If you also have an account function on your site, you’ll have additional information about your customers that can be used to shape your app design such as purchase history, product preferences, date of birth, and account age. If you have this data already, then it makes sense to consider in-app personalisation and individually-tailored discounts and experiences for birthdays and customer anniversaries.

What makes a great retail app?

When you’re in the planning stages of your retail app development, it’s a good idea to look at some of the most popular ecommerce apps out there, as well as your competitors’ apps. This way you can start to gather ideas, and investigate what may work for your customers.

Some of the most successful retail apps at the moment are:

  • Sephora – in articles about retail apps, beauty giant Sephora comes up again and again for their sleek style, app-only exclusives and use of AR (augmented reality) technology to enable users to ‘try on’ shades of lipstick or foundation.
  • Lululemon – with a strong community-building focus at its heart, Lululemon’s app fosters connections between customers who have the opportunity to meet at their in-store classes. They are a true lifestyle brand, providing inspirational videos in-app as well as access to a calendar of community events.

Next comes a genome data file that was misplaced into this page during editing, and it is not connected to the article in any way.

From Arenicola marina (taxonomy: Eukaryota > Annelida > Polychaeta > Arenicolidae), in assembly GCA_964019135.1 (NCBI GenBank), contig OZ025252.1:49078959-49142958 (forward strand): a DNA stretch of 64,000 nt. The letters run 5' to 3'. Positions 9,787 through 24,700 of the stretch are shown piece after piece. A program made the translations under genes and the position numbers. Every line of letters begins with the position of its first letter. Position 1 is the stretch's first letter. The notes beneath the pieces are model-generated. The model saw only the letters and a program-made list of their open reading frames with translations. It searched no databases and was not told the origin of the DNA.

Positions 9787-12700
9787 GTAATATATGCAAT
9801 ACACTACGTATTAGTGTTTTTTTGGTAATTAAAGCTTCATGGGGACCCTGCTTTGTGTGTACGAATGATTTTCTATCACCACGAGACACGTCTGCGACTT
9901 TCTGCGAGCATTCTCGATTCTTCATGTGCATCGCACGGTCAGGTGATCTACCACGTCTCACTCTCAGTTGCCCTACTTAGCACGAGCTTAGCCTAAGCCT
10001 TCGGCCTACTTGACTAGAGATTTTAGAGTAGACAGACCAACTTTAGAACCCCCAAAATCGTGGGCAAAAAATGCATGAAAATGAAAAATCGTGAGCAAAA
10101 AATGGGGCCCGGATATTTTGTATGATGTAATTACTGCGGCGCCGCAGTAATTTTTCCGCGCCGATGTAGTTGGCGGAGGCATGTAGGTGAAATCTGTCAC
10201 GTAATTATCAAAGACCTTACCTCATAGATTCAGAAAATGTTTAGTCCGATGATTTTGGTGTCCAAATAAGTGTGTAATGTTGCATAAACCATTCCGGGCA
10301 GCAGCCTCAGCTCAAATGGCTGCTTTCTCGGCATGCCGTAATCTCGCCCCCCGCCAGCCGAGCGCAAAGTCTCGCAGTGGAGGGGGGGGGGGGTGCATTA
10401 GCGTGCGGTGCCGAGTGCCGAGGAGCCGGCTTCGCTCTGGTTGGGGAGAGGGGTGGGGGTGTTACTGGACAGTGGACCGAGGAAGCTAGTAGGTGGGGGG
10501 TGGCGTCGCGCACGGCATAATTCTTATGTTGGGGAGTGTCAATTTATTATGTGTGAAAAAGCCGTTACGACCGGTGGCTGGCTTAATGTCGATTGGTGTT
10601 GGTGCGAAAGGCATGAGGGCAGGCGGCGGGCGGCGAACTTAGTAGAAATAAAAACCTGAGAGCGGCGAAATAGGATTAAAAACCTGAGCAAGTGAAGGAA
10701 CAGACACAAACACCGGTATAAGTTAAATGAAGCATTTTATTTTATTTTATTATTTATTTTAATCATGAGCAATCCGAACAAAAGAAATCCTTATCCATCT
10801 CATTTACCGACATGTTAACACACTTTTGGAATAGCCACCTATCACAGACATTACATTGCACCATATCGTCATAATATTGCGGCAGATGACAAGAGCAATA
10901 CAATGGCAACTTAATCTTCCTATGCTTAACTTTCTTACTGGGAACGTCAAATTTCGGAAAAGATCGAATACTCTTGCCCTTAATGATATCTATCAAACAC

• Home Depot – with a personalised homepage, the ability to save shopping lists across devices and the ability to use AR colour matching technology to try paint on your walls, Home Depot have won awards for their app, and it’s easy to see why.

Going the extra mile in your retail app development

As demonstrated in the examples above, there are plenty of opportunities to get creative with your retail app development and go the extra mile in delighting your customers and exceeding their expectations.

We’ve outlined three key areas to focus on as a starting point in your retail app design: personalisation, gamification, and in-store integration.

Personalisation

A personalised service has long been the mark of a quality product. In high-fashion boutiques customers are encouraged to relax, are offered a choice of drinks, and can chat with friendly staff who look after them personally – and the same can be true of apps.

Within your retail app, you can offer unique benefits to customers based on their purchase history, the information they provide to you, and in-app behaviour as well as suggesting products they might be interested in to provide a tailored browsing experience.